Copyright ©The Author(s) 2023.
World J Otorhinolaryngol. May 9, 2023; 10(2): 4-22
Published online May 9, 2023. doi: 10.5319/wjo.v10.i2.4
Figure 1
Figure 1 Olfactory perception and its pathways. There are two routes for odor perception: The orthonasal and retronasal routes. The process of olfaction converts chemical information from odorants into electrical potentials extending from the olfactory epithelium to the bulb and then the brain. Brain areas for perception of olfaction sensation are divided into the primary and the secondary cortical olfactory areas. The primary areas include the uncus, anterior olfactory nucleus, olfactory tubercle, piriform cortex, lateral entorhinal cortex, and the cortical nucleus of the amygdala. The secondary areas include the hypothalamus, mediodorsal thalamic nucleus, nucleus basalis Meynert, hippocampus, the septal region, substantia innominata, mesencephalic reticular formation, and the orbitofrontal cortex.
Figure 2
Figure 2 Structure of the olfactory mucosa and topographical mapping of the olfactory sensory neurons and their connections. A: The olfactory mucosa is composed of the olfactory epithelium and the lamina propria. The epithelium is composed of olfactory sensory neurons and non-neuronal cells (the susentacular, microvillar, and Bowman’s gland and basal cells). A bipolar cell has dendrites at one end extending to the mucus and a single axon which projects to the glomerulus. Within a glomerulus, the axon of the bipolar neuron synapses with the mitral and tufted cells along with periglomerular cells; B: The olfactory neurons which express the same type of receptors converge onto the same glomerulus maintaining a topographical mapping of odorant receptors where they synapse with sensory neurons of the olfactory tract. The same topographical mapping is maintained in the glomeruli and bulb.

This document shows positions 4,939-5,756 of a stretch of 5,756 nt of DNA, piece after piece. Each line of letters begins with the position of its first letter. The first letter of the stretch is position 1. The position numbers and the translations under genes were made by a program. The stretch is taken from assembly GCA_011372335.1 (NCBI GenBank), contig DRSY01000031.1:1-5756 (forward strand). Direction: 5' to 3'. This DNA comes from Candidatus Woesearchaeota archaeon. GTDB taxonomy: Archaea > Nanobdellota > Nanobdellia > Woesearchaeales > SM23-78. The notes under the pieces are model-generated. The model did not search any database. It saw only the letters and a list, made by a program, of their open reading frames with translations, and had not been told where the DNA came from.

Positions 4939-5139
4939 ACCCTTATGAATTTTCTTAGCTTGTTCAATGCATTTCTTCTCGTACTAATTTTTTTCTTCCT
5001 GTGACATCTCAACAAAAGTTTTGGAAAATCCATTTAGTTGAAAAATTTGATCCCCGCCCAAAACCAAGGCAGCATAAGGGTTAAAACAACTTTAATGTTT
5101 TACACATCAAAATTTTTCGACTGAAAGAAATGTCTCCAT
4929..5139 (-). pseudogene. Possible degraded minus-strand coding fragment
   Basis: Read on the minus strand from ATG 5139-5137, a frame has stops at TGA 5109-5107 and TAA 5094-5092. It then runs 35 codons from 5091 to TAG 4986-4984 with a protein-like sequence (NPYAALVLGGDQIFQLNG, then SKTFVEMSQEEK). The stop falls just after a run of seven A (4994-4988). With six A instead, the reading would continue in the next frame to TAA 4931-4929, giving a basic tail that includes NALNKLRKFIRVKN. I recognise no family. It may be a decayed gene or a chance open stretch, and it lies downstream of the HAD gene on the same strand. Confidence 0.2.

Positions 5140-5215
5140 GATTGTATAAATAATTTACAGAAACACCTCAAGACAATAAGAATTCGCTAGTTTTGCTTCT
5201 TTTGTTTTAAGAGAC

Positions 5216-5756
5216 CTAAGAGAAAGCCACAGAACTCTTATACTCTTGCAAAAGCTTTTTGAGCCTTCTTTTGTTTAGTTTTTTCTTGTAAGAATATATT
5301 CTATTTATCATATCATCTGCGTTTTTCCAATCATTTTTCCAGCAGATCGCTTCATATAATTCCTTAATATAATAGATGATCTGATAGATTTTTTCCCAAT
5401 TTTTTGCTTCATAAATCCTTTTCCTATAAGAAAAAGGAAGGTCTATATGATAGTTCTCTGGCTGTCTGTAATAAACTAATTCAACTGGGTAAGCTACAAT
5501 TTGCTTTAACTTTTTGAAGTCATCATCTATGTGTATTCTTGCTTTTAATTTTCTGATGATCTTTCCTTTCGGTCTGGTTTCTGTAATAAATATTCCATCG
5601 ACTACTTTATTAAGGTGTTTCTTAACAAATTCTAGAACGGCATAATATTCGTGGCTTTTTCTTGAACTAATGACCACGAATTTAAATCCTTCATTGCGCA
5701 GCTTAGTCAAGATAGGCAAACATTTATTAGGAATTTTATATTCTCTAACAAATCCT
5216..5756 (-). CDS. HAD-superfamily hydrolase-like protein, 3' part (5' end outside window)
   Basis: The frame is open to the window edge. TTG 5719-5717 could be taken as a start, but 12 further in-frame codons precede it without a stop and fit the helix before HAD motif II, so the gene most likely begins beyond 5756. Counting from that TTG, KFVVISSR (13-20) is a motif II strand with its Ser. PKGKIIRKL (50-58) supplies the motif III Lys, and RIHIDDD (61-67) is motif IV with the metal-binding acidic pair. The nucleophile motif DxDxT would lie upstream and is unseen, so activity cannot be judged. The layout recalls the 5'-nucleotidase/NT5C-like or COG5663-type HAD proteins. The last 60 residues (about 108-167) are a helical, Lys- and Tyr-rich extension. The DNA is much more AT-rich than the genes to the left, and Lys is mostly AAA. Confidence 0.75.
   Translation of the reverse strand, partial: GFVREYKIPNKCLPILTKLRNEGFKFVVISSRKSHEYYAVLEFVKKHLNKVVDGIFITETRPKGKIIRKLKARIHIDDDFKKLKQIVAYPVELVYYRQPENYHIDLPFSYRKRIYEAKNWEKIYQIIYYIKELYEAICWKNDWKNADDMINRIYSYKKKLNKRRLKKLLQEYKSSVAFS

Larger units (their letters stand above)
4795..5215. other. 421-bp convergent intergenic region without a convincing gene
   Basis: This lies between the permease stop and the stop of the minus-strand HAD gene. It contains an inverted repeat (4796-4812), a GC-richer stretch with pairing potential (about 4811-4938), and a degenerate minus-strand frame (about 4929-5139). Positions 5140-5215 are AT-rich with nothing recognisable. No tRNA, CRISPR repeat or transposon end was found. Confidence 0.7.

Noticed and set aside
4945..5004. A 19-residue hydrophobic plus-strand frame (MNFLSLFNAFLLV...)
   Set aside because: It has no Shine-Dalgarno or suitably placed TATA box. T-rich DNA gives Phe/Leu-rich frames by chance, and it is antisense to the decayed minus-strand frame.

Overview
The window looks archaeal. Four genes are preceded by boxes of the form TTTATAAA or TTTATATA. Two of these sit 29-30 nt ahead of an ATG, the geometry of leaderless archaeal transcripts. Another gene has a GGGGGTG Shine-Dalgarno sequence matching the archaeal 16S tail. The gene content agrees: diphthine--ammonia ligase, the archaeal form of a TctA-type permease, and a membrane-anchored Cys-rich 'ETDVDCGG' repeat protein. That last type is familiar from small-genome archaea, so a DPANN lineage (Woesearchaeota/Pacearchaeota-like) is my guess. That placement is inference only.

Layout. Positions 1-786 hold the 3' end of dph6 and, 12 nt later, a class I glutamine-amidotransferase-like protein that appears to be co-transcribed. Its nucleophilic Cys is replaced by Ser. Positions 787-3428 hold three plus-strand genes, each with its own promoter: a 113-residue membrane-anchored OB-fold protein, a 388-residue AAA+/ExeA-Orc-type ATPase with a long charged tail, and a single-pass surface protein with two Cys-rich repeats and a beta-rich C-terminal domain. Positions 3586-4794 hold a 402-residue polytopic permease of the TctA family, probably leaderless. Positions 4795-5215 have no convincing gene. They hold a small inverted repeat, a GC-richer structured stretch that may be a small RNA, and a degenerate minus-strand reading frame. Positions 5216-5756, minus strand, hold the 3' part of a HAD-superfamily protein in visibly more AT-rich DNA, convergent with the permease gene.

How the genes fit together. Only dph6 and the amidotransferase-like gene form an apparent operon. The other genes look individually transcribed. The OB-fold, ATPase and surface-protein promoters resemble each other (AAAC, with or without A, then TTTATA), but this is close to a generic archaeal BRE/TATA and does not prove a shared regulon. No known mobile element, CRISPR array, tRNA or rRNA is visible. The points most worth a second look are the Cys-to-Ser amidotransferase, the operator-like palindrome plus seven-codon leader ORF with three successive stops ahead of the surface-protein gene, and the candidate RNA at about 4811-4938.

Figure 3
Figure 3 The process of olfaction. The signaling cascade which converts chemical information of the odorant into electrical information includes activation of cyclic nucleotide-gated ion channel followed by activated ADCY3 to convert ATP to cyclic adenine monophosphate (cAMP). cAMP unfolds Ca++ activated Cl- channels, causing influx of Na+ and Ca++ from outside to inside the olfactory sensory neurons, and this activates the Cl- channels, causing outflow of Cl-, neuronal membrane depolarization, and the action potential. The latter extends from the epithelium to the bulb and then to the olfactory cortex.
Figure 4
Figure 4 Distributional mapping of the five basic taste sensations on the tongue, the gustatory pathways, and the taste bud and receptors. A: The five basic taste qualities are sweet, salty, sour, bitter, and umami; B: Tastants are detected by the taste buds on the tongue, soft palate, and epiglottis. Activation of taste receptors is transmitted to the sensory neurons in the facial, glossopharyngeal, and vagus cranial nerves from which their axons carry information to the nucleus solitaries in the medulla oblongata, to the ipsilateral ventral posteromedial nucleus of the thalamus, and then to the primary gustatory cortex. The nuclei in the medulla also send projections to the hypothalamus and amygdalae to activate brainstem reflexes. Secondary fibers project from the insula to the posterolateral portion of the orbitofrontal cortex; C: The taste bud has taste sensory and supporting cells. The taste receptors have long microvilli or hairs which project through the taste pore to connect with substances in the food or drink dissolved into the saliva. VPM: Ventral posteromedial.
Figure 5
Figure 5 Mechanism of dysosmia after severe acute respiratory syndrome coronavirus 2 infection. A: The disorganized olfactory neuroepithelium after severe acute respiratory syndrome coronavirus 2 infection and its associated immunological response would result in a disturbance of rewiring of the glomeruli; B: A glomerulus is no longer dominated by a single type of odor and the newly growing axon after injury would go to a different brain spot other than the one before injury, resulting in a distorted sense of smell.